The White House may try to invoke executive privilege as former FBI Director James Comey testifies before a Senate on 8 June about the accusations that President Donald Trump pressured him to end his investigation into his former national security adviser's ties to Russia.'s .
But blocking former FBI Director James Comey from testifying to Congress could spark a political backlash.
CNN reported that White House Press Secretary Sean Spicer and senior adviser Kellyanne Conway said that the president and his White House counsel haven't decided whether to invoke a doctrine called executive privilege, saying that the West Wing hadn't had enough time to consider all of the options just yet.
Kellyanne Conway raised the prospect that the White House may try to invoke executive privilege over Comey's conversations with Trump.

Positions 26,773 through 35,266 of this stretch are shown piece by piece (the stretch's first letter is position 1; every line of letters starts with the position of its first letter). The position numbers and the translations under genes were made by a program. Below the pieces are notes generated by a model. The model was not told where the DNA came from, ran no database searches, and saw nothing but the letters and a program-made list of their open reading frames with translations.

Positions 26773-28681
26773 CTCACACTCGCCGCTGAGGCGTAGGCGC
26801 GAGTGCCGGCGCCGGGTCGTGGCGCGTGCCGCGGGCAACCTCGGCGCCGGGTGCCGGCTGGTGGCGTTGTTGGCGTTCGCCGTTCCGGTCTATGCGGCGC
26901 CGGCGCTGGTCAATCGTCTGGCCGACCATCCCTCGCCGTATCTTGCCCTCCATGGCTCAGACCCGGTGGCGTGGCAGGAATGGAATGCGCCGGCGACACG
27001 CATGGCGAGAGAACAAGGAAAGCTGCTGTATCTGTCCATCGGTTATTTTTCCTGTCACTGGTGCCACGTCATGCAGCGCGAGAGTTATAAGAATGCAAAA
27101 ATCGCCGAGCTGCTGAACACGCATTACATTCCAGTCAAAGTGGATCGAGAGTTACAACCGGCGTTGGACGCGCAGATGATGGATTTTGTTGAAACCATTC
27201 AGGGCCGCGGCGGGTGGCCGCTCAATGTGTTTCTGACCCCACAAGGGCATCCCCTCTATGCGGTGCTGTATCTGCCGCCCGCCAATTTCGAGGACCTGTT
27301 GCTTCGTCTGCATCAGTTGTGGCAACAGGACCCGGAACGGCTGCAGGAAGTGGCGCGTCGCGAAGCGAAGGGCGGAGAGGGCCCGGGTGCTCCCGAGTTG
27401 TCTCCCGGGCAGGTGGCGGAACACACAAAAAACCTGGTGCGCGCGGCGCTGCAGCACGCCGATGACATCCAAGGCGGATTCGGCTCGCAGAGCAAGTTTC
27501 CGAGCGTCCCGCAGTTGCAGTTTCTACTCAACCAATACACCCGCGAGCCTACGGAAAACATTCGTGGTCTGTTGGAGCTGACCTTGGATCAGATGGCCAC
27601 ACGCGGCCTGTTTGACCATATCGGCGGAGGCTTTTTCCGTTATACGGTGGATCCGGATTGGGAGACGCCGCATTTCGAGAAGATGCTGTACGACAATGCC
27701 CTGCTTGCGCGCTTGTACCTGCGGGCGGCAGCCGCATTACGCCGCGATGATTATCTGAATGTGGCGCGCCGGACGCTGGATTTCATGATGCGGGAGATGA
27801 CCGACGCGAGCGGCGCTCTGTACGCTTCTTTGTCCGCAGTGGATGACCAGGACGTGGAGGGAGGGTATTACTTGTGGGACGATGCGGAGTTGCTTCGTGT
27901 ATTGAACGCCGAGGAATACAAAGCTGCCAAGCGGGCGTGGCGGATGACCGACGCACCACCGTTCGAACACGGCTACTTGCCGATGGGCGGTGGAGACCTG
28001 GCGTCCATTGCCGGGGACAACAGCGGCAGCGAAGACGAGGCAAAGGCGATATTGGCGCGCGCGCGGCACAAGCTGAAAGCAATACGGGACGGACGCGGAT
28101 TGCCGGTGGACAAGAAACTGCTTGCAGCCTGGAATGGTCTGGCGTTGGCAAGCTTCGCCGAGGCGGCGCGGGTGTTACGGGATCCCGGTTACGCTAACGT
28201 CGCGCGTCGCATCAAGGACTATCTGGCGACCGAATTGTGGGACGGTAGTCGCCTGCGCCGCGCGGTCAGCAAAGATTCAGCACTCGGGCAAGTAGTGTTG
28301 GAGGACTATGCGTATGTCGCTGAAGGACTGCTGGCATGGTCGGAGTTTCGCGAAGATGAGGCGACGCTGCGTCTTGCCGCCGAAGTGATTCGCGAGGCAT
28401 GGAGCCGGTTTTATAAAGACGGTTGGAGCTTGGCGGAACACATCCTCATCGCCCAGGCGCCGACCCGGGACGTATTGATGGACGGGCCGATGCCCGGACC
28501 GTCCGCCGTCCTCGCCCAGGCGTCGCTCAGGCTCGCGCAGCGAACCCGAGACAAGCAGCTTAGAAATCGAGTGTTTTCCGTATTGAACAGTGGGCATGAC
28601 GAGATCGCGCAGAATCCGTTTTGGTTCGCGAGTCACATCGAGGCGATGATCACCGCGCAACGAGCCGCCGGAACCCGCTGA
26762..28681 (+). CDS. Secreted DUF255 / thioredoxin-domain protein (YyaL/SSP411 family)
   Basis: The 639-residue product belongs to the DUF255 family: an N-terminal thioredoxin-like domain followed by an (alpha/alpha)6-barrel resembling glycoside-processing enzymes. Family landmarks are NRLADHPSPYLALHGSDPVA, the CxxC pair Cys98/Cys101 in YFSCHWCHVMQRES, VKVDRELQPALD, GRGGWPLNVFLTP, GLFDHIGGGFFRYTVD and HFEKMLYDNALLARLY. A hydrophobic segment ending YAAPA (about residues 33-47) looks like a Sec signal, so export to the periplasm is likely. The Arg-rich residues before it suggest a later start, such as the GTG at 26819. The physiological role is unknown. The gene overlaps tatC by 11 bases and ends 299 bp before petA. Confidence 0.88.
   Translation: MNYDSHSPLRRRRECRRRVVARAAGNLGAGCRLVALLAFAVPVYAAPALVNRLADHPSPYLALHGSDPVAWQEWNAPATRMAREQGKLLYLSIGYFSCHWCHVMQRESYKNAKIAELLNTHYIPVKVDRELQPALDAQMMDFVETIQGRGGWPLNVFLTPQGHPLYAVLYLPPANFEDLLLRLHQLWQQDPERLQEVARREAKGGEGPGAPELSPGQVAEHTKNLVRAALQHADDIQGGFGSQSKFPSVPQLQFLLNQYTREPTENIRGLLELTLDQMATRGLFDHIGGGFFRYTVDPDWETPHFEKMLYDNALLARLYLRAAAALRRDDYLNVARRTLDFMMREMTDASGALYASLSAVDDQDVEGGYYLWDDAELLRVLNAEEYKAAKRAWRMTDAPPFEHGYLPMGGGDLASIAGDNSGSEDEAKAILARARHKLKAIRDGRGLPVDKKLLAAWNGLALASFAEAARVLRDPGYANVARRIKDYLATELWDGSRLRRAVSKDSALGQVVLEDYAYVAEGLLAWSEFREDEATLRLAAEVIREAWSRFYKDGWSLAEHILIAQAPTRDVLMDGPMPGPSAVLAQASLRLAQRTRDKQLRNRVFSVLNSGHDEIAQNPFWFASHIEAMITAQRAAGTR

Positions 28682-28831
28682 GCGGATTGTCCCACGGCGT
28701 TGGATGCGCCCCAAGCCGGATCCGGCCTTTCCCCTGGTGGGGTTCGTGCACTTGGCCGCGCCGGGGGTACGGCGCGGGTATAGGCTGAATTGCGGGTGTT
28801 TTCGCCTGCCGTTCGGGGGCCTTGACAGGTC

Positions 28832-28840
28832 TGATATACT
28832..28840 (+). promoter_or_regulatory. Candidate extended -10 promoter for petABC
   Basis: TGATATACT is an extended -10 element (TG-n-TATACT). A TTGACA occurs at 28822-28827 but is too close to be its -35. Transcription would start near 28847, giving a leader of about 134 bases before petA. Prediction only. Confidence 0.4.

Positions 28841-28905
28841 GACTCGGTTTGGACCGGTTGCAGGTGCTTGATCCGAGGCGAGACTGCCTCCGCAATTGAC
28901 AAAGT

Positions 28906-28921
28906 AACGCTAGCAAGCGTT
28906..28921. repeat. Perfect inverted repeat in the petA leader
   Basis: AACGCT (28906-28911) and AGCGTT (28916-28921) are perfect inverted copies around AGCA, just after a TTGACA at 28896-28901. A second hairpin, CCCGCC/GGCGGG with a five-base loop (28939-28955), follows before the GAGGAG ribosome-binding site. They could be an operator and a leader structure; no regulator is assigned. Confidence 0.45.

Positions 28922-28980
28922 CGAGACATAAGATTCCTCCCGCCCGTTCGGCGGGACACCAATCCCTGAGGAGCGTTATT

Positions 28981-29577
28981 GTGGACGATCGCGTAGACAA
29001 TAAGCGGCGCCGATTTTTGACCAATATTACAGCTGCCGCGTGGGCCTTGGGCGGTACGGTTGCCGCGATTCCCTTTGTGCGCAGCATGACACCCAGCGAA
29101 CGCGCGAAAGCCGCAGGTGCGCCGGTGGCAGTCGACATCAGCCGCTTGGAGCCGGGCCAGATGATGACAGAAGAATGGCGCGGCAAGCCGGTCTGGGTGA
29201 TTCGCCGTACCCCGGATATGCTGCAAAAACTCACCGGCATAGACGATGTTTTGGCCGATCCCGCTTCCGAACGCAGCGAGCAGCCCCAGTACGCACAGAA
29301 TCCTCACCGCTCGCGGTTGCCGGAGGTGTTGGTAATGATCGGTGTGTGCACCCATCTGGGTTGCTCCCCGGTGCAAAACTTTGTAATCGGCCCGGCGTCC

"That committee hearing was just noticed and I think, obviously, it has got to be reviewed," Spicer said. "Literally, my understanding is the date for that hearing was just set. I have not spoken to counsel yet. I don't know how they are going to respond."
Legal experts are skeptical the President could successfully invoke the privilege to muzzle Comey because Trump has already written a letter about their conversations, talked about them publicly and even tweeted about them.
In other words, they say, the President can't use the privilege as a sword in one context and a shield in another.
The President has said that Comey informed him three times that he personally was not under investigation.But a memo written by Comey suggested that the president asked him to end its investigation into Michael Flynn.